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To make the file upload form more user-friendly, it's a good idea to display the server limits in the web page. You can do this by checking the server configuration, and then hard coding the values into the page. But actually, we've got all the tools necessary to get the values dynamically. Rather than querying the server each time the page loads, let's store the values as session variables. So, we'll need to initialize a session, and then we need to check if one of the session variables is being set.
We only need to check one because if one hasn't been set, none of them will have been. So, if and not isset, and what we're looking for is SESSION. And we'll look for maxfiles. If that doesn't exist, we need to create it by querying the server configuration and getting the value of max_file_uploads. So, SESSION maxfiles, and then we can use ini_get and it's the max_file_uploads that we are looking for. Then another SESSION variable, call this one postmax.
And we'll use that to get the value of post_max_size. max_file_uploads will be a number, but post_max_size could be stored either as bytes or using shorthand, such as 8M for eight megabytes. So to display it in a user-friendly way, we need to make sure that it's first in bytes, and then we can convert it to a user-friendly format. So what we need to do is to use one of the upload file classes static method to convert it to bytes.
At the moment, the class definition is being included only when the form has been submitted. So we need to move the include command from line 12, which is inside that conditional statement, and put it up after session_start. So, we can now call these static methods. So, let's insert our cursor here. And then we're looking for UploadFile. That's followed by two colons and then convertToBytes.
The value that we're going to convert is this ini_get post_max_size. So cut that and move it between these parentheses. So now we've got the value in bytes. We can convert it to a user-friendly format. So let's create another SESSION variable. And we'll call this one displaymax. And we'll use the UploadFile static method convertFromBytes. And the value that we will pass to it is SESSION postmax.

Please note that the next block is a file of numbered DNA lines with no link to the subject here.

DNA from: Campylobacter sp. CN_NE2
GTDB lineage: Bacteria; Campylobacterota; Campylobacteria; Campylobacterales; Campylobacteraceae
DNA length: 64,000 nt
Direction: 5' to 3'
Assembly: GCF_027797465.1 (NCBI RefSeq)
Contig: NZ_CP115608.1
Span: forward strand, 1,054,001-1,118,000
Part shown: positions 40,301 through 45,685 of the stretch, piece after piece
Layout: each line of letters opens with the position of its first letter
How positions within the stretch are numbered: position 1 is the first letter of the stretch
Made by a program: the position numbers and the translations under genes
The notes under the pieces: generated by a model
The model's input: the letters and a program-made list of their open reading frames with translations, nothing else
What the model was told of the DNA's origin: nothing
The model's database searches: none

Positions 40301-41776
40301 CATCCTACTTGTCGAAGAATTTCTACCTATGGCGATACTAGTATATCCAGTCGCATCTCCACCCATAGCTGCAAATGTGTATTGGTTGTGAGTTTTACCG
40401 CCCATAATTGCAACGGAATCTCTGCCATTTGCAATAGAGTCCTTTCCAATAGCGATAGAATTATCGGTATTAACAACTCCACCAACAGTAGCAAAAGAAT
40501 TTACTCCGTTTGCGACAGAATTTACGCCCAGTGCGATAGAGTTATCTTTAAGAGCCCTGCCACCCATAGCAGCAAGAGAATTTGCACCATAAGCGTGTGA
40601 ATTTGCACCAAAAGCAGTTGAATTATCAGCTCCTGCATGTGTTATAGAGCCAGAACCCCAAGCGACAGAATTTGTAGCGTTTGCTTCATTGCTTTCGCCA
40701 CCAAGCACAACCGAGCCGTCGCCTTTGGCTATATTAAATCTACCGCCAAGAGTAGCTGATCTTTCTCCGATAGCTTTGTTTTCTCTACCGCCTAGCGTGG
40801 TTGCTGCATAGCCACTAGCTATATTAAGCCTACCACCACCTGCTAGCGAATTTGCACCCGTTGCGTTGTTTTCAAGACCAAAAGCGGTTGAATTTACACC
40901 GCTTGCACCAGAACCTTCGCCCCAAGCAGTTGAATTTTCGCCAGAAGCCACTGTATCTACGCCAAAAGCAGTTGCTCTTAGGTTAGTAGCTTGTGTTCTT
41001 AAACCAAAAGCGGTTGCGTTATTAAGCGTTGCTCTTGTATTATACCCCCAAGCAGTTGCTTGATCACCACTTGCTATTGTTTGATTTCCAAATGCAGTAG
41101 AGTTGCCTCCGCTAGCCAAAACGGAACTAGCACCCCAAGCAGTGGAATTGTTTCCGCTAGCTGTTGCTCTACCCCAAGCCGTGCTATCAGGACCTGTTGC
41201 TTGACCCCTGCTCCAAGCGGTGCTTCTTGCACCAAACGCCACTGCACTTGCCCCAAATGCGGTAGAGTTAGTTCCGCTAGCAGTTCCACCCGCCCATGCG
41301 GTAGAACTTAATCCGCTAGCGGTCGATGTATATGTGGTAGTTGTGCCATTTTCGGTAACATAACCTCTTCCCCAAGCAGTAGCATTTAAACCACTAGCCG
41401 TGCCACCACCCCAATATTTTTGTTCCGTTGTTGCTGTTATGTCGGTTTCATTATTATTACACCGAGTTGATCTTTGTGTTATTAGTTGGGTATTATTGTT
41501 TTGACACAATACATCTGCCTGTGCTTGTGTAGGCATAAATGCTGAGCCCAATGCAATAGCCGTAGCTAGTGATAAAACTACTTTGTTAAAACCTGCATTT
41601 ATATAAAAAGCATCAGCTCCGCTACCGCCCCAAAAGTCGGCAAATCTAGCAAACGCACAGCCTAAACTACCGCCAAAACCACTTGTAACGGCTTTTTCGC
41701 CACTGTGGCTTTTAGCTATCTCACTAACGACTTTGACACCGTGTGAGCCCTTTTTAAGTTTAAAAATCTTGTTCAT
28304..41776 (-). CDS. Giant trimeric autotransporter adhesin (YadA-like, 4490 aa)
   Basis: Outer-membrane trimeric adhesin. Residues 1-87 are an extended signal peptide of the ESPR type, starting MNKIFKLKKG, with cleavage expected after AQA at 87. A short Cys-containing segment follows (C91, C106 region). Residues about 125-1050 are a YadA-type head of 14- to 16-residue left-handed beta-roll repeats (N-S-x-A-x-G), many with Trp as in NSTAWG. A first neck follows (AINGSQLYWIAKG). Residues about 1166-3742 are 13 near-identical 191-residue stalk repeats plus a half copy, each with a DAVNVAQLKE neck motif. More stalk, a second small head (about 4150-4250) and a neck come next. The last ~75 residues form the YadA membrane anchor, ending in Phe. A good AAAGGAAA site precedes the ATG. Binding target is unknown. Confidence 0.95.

So now we've got post_max_size expressed both as bytes and in a user-friendly format. If you're wondering why we're saving post_max_size as a SESSION variable, it's because it will be useful in the next video to check whether the user has exceeded the server limit. So, we've now got the values here, we can display the values in an unordered list after the file input field. So let's scroll down to the file input field. And there it is, it's on line 54.
So we'll insert the unordered list between the two paragraphs. And to save a little bit of time, I'm going to paste my unordered list from a text file that I've created. And you can find a copy of the text file in the Exercise Files for this video. So let's just paste that in there. And what we've got here, the first list item up to, and then the number of max files can be uploaded simultaneously. Then the next one. Each file should be no more than, and then we use the static convertFromBytes method to convert max into the maximum size for an individual file.
And then we're using displaymax to show the maximum size of all the files that can be uploaded. So if we just save that and then run it in a browser, we're now displaying these values here. Up to 20 files can be uploaded simultaneously. Each file should be no more than 50 kilobytes, and the combine total should not exceed eight megabytes. So that is much more user-friendly. The upload form is now more informative, but it would be even more so if it actively alerted users when their selections of files exceeds the server limits.
We'll deal with that next.
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